A little more living…

A few years ago, I began taking a drug called Kevzara. This drug, for me, was a miracle. For the first time in years, I saw my ankles on a consistent basis. My swelling decreased significantly and I felt pretty good. At one point, I was walking 5 miles a day, losing weight, and feeling good physically and mentally. About a year ago, I saw an increase in swelling and pain. The pain became so bad that I wasn’t sleeping. Walking became very difficult, so much so that my cane is permanently in my car in case I need it in the community. The shot that was my miracle, suddenly only gave me relief for 2-4 days. I was heart broken.

My rheumatologist and I decided to try another drug. I’ve only taken two drugs in the 20 years that gave me no relief at all. Taltz didn’t help me. I’m sure it helps a lot of people, but I struggled. It got so bad, I called my rheumatologist in tears begging to go back on Kevzara. I did, and relief was almost immediate for pain and swelling for the first two months. Now the drug gives me 4-8 days of relief during a month. That is it. The rest of the time, I struggle to walk, shower, sleep, get out of bed, get dressed, and the list goes on. Even thought my quality of life has decreased, I was hesitant to give up Kevzara. I can honestly say it is the only drug that I felt might be my miracle. I had more success on this drug than any other.

So far, to treat my autoimmune arthritis, I’ve taken:

  • Humira
  • Enbril
  • Cymzia
  • Orencia
  • Stelara
  • Taltz
  • Actemra
  • Xeljanz
  • Consentyx
  • Kevzara

I used to say I failed on all these medications, but after years of med failure, I realized that I didn’t fail. The drugs failed me over time. What is next? My rheumatologist recommended Remicade. An IV infusion biologic drug, which my insurance immediately rejected because it isn’t on their formulary. Instead, I am going to be approved for a biosimilar drug. This is the first time the brandname drug has not been approved by my insurance. For years, they have tried to persuade me, but my rheumatologist fought it. This time I was only approved for Inflectra. I trust my rheumatologist completely, but I am nervous to take IV drugs again. Years ago, I was getting a biologic infusion drug and I had a horrible reaction. A rash and rapid drop in blood pressure caused me to lose consciousness. Since then, I only took self-injectables. As scary as that experience was, I was devastated that I had to stop taking a medication that gave me relief and allowed me to see my ankles for the first time in 10 years.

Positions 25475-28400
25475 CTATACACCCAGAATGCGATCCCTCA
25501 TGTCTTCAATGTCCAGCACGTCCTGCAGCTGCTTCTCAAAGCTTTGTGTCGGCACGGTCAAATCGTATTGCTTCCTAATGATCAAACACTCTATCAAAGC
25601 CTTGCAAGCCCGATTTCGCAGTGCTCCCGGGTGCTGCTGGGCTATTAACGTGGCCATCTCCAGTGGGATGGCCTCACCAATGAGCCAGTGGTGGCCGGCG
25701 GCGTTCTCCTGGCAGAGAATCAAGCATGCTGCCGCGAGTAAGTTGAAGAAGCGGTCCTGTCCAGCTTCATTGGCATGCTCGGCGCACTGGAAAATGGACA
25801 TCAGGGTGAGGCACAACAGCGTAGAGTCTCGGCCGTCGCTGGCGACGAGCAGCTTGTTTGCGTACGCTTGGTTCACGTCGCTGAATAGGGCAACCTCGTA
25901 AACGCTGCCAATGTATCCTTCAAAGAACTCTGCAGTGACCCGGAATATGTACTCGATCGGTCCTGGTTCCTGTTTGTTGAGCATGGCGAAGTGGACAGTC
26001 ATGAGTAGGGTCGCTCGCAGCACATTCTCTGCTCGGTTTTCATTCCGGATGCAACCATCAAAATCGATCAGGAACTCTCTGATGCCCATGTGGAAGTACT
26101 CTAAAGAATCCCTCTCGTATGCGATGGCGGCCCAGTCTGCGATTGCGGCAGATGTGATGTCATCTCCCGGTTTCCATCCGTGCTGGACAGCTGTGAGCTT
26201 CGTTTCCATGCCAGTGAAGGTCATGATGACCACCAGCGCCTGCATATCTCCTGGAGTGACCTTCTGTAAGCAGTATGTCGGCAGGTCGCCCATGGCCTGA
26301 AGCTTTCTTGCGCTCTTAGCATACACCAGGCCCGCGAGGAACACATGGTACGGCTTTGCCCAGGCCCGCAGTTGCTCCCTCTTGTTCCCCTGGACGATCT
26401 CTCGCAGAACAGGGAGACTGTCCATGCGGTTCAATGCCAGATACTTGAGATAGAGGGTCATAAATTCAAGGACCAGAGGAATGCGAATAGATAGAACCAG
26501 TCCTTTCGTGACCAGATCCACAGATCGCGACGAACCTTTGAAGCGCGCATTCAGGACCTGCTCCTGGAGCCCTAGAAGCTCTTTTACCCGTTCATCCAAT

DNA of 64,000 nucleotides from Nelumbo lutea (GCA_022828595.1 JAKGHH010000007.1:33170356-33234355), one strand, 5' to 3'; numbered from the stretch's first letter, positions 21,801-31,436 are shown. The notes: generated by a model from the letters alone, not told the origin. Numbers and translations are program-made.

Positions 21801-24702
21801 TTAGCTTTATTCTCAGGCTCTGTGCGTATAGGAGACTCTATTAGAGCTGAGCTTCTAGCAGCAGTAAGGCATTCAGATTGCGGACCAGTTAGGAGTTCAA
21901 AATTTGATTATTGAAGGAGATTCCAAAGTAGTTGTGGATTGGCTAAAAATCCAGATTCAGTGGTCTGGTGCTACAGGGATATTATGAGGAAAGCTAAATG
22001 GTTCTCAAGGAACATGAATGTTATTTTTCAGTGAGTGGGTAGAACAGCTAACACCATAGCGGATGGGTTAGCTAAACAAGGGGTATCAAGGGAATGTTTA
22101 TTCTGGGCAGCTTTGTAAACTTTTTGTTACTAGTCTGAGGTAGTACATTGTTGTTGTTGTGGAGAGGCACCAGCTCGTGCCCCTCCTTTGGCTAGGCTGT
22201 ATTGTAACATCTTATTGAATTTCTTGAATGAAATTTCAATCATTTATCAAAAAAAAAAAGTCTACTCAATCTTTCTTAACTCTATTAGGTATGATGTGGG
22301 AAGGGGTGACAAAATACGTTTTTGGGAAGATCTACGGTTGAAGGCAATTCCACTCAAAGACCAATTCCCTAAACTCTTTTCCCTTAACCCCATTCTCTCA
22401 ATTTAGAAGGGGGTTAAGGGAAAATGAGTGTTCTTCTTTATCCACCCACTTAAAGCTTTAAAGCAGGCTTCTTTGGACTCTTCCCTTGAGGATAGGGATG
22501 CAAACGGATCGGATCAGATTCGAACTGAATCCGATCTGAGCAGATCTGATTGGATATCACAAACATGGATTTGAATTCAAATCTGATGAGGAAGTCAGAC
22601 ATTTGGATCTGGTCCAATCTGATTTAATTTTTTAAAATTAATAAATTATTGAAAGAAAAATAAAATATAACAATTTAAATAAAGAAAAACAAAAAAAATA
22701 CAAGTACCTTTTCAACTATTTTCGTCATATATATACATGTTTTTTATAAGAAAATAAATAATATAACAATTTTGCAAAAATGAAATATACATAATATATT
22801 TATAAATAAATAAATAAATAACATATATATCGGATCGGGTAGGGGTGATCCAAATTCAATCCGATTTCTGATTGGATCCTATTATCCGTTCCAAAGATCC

Common side effects from Inflectra include:

And let’s not forget the big one: Inflectra may cause a rare type of lymphoma (cancer) of the liver, spleen, and bone marrow that can be fatal.

I remember before going to war with my autoimmune system, I was very cautious about what went into my body. The first year of my diagnosis, I refused medication and tried every holistic approach, exercise. and diet under the sun to make myself better. It wasn’t until I took a cutting edge medication that I found relief and realized how foolish I had been.

Do I like taking medication? Not at all. Do I do it anyway? Yes. It has never been an easy decision, but one I’ve made because living with intense pain is exhausting, depressing, and is very hard. I want a better quality of life. So wish me luck that my journey leads to less pain and more living.


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Kelly holds masters degrees in both Special Education and Speech-Language Pathology. She works full-time as a speech-language pathologist in both a public school setting and as an adjunct faculty member at a university, in Philadelphia, PA. She specializes in both autism and augmentative/alternative communication and took her skills to Uganda, Africa to start a special needs program for disabled children living in an orphanage in 2011. Kelly began experiencing symptoms of autoimmune arthritis in 1984 (while in her teens) but wasn’t officially diagnosed with autoimmune arthritis until 2001. Her first diagnosis was Sjogren’s syndrome. Eventually her diagnosis was changed to sero-negative RA and now Polyarticular Spondlyoarthropathy. She also manages thyroid disease (resulting from Graves Disease), fibromyalgia, renin-deficient hypertension, and disseminated superficial actinic porokeratosis (DSAP) on a daily basis. Kelly connected with other autoimmune arthritis patients via social media in 2008. She began volunteering with the “Buckle Me UP! Movement”, which evolved into the International Autoimmune Arthritis Movement (IAAM) beginning in 2009. Then became a cofounder of IFAA in 2013. She has represented the ACR on Capitol Hill as an Advocate for Arthritis, was a finalist in Wego Health’s Health Activist Hero awards in 2014, and speaks at various healthcare conferences as a patient advocate in the Philadelphia area.

2 thoughts on “A little more living…

  1. Wow, I am up to six different tried and failed: Cymzia (9 mos), Orencia (15 months), Reimicaide (68 months), Symphoni (24 months), Actemra (15 months), and the current winner – Rituxain (110 months).

    Heck, I thought i was the king of failures. But shoot, I am not evne in the same gall park. 🙂

    Liked by 1 person

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